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The company raised a $13.9 million Series A round of funding
Telemedicine is becoming ubiquitous in healthcare. According to the AMA, more than three-fourths of hospitals in the United States now pay for telehealth services. On top of that, almost every state Medicaid program has some form of coverage for telehealth services, in addition to increasing coverage from private insurers. The traditional way of seeing a doctor is quickly becoming a thing of the past.
And, yet, there are still many problems with these services, including an inability for telemedicine companies to scale.
"Access to care is one of the most critical issues in the United States. We recognize that we’re on the precipice of a healthcare crisis: a clinician shortage. Healthcare companies are operating on a one-to-one model that limits clinicians to a single organization at a time, which ultimately limits patient access to quality care," said Michelle Davey, CEO and co-founder of Wheel, a company that launched earlier this week with a $13.9 million Series A funding round led by CRV, with participation from Tusk Venture Partners and Silverton Partners.
"Virtual care has the potential to make a massive impact on how care is delivered and accessed by patients. For clinicians, it also provides more flexibility in how and when they see patients. However, the virtual care market previously didn’t have infrastructure in place to scale."
Wheel solves these problems by giving doctors access to training in telehealth, which the company calls "Webside Manner," while also connecting those physicians, nurse practitioners, and PAs to telehealth companies. It's providing companies with access to more physicians, and the physicians with more opportunities to reach more patients through companies that Wheel has vetted for them.
The idea, Davey told me, is that the company is "helping both healthcare companies and clinicians improve the experience and quality of virtual care."
"Wheel takes on the key challenges of the industry, which is access to a flexible workforce of quality clinicians, and the tech-enabled infrastructure required to mobilize it rapidly and compliantly, enabling digital health to thrive in order to tackle healthcare’s largest problems," she said.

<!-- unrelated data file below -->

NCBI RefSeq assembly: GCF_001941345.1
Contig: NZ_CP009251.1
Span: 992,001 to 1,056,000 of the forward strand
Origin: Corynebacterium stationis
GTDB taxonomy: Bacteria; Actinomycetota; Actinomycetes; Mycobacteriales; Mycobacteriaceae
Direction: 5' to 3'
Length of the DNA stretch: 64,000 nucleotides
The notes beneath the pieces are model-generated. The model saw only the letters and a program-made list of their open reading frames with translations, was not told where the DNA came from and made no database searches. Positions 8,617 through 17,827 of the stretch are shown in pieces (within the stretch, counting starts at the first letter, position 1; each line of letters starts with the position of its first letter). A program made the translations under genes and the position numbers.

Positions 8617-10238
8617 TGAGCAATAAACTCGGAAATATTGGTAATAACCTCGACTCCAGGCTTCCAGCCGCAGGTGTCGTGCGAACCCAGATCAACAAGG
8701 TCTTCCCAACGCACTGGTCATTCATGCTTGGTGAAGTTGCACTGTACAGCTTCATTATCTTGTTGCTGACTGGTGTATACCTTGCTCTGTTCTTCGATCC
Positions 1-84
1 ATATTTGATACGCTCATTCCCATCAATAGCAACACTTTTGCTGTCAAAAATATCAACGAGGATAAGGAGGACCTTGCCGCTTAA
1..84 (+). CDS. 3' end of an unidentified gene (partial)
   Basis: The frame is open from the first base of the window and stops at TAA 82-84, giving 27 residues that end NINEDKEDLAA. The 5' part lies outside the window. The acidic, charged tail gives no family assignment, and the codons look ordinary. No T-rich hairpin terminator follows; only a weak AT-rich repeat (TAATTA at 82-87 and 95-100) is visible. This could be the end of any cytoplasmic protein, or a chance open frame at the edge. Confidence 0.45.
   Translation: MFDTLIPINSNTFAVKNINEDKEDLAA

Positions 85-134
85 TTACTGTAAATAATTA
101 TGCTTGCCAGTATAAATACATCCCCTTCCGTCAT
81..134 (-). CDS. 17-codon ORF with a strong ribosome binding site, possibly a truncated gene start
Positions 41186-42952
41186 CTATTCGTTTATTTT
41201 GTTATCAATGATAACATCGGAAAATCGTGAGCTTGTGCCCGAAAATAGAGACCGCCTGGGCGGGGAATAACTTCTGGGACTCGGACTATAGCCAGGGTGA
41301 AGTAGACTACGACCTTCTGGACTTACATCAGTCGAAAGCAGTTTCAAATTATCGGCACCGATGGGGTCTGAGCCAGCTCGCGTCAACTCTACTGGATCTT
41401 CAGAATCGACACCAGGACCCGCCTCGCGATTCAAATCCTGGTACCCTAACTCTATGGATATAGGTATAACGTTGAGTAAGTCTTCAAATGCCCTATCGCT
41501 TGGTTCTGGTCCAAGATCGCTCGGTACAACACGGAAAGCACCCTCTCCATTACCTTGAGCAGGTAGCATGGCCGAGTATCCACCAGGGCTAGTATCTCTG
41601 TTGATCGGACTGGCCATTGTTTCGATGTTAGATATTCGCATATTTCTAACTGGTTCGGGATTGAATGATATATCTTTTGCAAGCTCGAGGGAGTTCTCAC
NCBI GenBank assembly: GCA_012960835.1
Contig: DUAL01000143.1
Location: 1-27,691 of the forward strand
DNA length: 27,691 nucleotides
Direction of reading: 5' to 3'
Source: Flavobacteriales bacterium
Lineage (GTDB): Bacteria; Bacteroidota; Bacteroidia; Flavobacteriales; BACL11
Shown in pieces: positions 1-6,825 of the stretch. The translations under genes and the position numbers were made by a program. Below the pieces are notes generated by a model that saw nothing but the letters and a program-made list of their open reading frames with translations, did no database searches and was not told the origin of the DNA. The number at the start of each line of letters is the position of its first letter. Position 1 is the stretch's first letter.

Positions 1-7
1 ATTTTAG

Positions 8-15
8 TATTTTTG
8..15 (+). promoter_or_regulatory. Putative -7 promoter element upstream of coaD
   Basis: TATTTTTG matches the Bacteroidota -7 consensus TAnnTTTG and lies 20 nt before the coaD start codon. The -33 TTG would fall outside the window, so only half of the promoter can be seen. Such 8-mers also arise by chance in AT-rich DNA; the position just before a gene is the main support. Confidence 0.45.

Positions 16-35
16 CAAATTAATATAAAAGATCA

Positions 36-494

"Wheel goes a step beyond simply pairing clinicians with patients; we provide these companies a tech-enabled platform powered by a scalable nationwide network of clinicians specializing in virtual care."
The value for its clients, Davey said, is that it reduces the overhead that companies have to pay in regards to recruiting, training and managing a nationwide team of clinicians.
"By taking on critical workforce management functions, as well as the technology required to match the right clinician to the right patient, Wheel adds significant value to our clients’ bottom line," she explained.
In terms of the company's business model, Wheel's client's only pay for the services they use on a per-patient-encounter basis, making it different from traditional locum tenens or clinical staffing models, which are usually paid in a model that is fixed and inflexible.
Wheel, which changed its name from Enzyme Health, has now raised a total $15.6 million, including its seed round in November 2018. The company plans to use the new funding to build out its infrastructure, which includes technology and support services for both clinicians and health organizations.
It will also go toward building out its team, which currently consists of 16 people, which it plans to double or triple this year.
Part of the power of digital health and telemedicine, Davey said, is that they have "the power to revolutionize the way we access care, regardless of our socio-economic or geographic limitations," but she also acknowledges that "it’s had a very slow start, despite so much effort to mobilize its impact."
"First-generation telemedicine paved the way but failed to achieve the reach we hoped it would, for a number of reasons. Historically, telehealth utilized a one-to-one model of care, where physicians generally worked only for a single care provider. It also was primarily centered around urgent care, restricting patient access to specialists, chronic disease management and behavioral health treatment," she explained.
Davey now sees that model changing, with the market shifting from what she sees as "the outdated model of telemedicine services replicating in-person doctor-patient relationships, to a new virtual care model," one that will have "entirely new ways of caring for patients." That might include remote patient monitoring for chronic conditions, virtual lab services for improved at-home screening, and better methods of diagnosing and treating common illnesses.
"Wheel was designed precisely to support this entirely new healthcare delivery paradigm," Davey said, and the service will be especially important with the looming clinician-shortage crisis.
"Virtual care can make a tremendous impact on patient access and care delivery. At Wheel, we believe that by building the infrastructure that powers healthcare's digital revolution and championing clinicians on the front lines of patient care, we will create the momentum needed to move the industry forward," she told me.
"Our vision is to help clinicians and the industry deliver better care for all."
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